When Jasmine tells her otherwise great man, Peter, that he is a selfish lover in bed, Peter can't believe it - until Jasmine reveals she's been faking her orgasms. With her birthday coming up, Peter has a chance to prove to her that can give as good as he can take, and that he can reach her love below.WARNING: This 4,769-word short story is a steamy read that features explicit scenes of passionate lovemaking and may be too much for some readers to handle!
Charles Edward Montague was born in London on New Year’s Day, 1867 and educated at the City of London School and then Balliol College, Oxford.
At university, Montague, a keen writer, wrote several literary reviews for the Manchester Guardian and was then invited for a month’s trial and, after impressing, to work there.
Montague and the editor, C. P. Scott shared the same political views and between them they turned the Manchester Guardian into a vibrant and campaigning newspaper. They were for Irish Home Rule and against both the Boer War and the First World War.
But, after the war had begun, Montague believed that it was important to give full and unequivocal support to the British government. Despite his age, 47, he was determined to serve.
Montague was soon promoted to the rank of second lieutenant and with it a transfer to Military Intelligence. The war also brought about a crisis in his faith and it was suitable resolved by Montague temporarily putting it to one side and carrying on with the fighting.
In November 1918 the war was over and Montague could now return home to his wife and family and also to the Manchester Guardian where he would continue to work until retirement in 1925.
For Montague the war had been corrosive but it had given him much to write about, both for the paper and also for his books, which he now hoped to spend more time on. Among those to flow from his pen are the novels A Hind Let Loose and Rough Justice as well as collections of short stories, other essays and a travel book.
He finally retired in 1925, and settled down to become a full-time writer in the last years of his life.
Charles Edward Montague died in Manchester on May 28th, 1928 at the age of 61.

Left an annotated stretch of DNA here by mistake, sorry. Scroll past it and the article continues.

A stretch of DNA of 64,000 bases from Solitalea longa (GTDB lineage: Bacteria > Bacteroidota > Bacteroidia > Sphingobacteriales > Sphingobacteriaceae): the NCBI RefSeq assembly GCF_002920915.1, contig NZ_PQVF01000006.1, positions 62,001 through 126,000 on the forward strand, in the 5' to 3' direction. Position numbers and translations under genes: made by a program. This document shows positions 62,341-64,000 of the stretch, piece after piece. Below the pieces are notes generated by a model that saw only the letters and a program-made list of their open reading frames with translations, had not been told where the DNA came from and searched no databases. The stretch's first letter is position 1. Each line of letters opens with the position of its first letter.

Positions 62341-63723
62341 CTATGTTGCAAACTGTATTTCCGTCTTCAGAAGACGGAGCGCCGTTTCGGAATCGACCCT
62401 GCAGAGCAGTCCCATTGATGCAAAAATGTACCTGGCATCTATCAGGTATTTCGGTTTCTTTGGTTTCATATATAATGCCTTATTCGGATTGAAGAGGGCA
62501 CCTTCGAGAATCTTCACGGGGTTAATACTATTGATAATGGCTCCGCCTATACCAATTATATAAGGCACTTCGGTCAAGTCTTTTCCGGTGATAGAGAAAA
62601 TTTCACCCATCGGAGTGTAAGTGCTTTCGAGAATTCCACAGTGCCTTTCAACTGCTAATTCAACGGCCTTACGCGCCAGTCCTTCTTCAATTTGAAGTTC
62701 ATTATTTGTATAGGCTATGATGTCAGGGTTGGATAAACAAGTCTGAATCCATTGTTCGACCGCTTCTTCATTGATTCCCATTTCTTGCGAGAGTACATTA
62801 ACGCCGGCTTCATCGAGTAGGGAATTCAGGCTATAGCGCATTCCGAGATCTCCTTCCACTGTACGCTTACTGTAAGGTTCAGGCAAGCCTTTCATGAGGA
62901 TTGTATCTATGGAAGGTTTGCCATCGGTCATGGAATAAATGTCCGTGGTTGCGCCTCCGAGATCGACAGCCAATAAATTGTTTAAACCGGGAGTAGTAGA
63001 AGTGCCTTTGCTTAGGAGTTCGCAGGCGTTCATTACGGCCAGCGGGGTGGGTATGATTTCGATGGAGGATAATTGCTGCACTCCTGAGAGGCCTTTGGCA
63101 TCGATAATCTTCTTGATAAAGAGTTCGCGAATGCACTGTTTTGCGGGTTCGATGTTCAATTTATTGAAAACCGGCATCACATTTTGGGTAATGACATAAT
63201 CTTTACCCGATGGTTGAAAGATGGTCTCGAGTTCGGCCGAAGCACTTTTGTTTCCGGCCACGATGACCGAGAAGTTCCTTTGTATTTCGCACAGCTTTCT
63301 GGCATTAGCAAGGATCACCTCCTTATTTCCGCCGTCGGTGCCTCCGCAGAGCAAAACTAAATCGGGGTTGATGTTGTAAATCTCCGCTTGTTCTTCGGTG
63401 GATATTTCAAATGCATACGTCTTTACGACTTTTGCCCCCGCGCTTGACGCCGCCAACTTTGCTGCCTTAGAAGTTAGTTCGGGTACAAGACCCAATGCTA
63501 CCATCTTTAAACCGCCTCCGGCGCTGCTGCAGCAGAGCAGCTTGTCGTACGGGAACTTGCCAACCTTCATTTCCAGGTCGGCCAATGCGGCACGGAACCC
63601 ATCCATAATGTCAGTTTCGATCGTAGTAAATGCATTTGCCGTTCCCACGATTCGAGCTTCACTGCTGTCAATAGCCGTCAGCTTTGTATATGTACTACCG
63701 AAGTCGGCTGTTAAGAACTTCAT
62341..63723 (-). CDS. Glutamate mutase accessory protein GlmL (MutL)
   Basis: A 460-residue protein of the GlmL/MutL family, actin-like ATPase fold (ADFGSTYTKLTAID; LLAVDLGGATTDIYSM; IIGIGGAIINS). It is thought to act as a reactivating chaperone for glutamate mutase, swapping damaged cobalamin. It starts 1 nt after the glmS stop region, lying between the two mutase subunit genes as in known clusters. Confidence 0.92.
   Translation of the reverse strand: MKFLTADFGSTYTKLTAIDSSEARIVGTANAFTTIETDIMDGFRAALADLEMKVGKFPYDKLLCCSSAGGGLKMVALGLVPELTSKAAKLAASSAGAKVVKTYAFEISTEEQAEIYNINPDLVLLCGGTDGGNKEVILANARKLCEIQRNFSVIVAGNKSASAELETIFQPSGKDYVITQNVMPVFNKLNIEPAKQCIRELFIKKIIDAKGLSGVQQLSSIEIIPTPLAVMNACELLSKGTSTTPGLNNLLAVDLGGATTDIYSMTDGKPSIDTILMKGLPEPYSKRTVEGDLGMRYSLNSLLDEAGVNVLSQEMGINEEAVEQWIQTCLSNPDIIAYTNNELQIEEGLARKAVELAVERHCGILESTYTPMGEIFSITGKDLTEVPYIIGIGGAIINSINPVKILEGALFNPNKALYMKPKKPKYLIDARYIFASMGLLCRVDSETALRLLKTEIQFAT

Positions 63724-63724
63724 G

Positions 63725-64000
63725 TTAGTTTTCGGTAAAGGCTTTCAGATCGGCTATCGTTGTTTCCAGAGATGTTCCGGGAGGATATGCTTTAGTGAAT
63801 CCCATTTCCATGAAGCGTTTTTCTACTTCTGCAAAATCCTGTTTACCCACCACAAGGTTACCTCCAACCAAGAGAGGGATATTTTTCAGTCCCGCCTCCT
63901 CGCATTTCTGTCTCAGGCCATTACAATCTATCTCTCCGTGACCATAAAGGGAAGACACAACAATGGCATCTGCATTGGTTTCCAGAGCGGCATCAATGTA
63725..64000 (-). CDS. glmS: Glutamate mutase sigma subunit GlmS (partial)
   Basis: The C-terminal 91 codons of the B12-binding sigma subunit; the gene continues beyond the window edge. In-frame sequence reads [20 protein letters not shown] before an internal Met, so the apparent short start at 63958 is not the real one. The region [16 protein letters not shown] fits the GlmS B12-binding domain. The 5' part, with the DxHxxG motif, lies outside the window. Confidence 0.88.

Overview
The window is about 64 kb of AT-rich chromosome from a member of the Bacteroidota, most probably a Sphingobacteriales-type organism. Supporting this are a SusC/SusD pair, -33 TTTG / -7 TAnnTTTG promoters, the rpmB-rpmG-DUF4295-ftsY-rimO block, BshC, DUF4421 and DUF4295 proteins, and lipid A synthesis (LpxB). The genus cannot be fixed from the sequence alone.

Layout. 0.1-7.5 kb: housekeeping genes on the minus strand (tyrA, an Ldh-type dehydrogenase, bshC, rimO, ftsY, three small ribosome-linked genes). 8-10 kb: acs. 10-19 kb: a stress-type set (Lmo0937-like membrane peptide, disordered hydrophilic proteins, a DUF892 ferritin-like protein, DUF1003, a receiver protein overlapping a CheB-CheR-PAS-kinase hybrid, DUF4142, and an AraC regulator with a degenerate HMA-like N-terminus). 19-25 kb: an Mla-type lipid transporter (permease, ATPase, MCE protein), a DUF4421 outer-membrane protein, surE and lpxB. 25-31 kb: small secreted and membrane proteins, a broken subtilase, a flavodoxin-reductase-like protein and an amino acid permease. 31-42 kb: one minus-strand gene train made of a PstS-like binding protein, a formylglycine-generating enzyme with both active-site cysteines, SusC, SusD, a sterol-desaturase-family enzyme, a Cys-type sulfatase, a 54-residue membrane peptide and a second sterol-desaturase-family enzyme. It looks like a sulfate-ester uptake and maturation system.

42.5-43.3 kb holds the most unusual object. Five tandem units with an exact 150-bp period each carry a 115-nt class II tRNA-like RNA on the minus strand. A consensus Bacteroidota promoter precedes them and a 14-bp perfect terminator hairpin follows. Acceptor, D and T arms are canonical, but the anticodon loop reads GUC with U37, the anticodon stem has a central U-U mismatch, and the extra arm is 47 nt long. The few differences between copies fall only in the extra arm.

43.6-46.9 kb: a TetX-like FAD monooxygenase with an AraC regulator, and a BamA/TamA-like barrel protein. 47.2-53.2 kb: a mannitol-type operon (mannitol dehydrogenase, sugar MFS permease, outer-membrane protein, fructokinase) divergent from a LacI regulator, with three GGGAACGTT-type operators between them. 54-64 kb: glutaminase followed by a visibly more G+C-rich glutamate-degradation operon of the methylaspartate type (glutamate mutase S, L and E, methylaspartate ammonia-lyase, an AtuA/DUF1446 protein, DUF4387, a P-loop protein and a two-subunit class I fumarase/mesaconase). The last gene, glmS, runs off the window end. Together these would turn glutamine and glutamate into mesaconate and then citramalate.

Fleete, a relative newcomer to India, becomes extremely drunk on New Year's Eve and on the way home desecrates the temple of the monkey-god Hanuman, by stubbing out his cigar on the statue of the deity. A mysterious leper appears and bites Fleete on the chest, leaving a strange mark. Another priest warns Fleete that Hanuman has not yet finished with him.During the next day, Fleete's behaviour becomes stranger and stranger. He gnaws ravenously on raw meat, grovels in the earth of the garden and begins to howl like a wolf. His companions resort to extreme and terrible measures to try to get the spell revoked.
The Nobel Prize–winning “master of the bizarre plunges the reader into a world of tortured imagination” in this four-novella collection (Library Journal). In this startling quartet of his most provocative stories, the multiple prize-winning author of A Personal Matter reaffirms his reputation as “a supremely gifted writer” (The Washington Post). In The Day He Himself Shall Wipe My Tears Away, a self-absorbed narrator on his deathbed drifts off to the comforting strains of a cantata as he recalls a blistering childhood of militarism, sacrifice, humiliation, and revenge—a tale that is questioned by everyone who knew him. In Prize Stock, winner of the Akutagawa Prize, a black American pilot is downed in a Japanese village during World War II, where the local children see him as some rare find—exotic and forbidden. In Aghwee The Sky Monster, the floating ghost of a baby inexplicably haunts a young man on the first day of his first job. And in the title story, a devoted father believes he is the only link between his mentally challenged son and reality. “[A] remarkable book.” —The Washington Post “Ōe is definitely one of the Modern Masters.” —Seattlepi.com
This charmingly illustrated volume collects classic works of eerie and ghoulish poetry and prose from the 19th and early 20th centuries.All Hallows’ Eve is the perfect gift for readers of all ages who revel in the spooky spirit of Halloween. These ghastly poems, sinister short stories, and curious black and white line illustrations throughout are sure to keep your bones chilled and your imagination ablaze. Included here are timeless works by Thomas Hardy, Hugh Mearnes, William Shakespeare, Edgar Allan Poe, and more.Read aloud by the fire, or read alone—if you dare.
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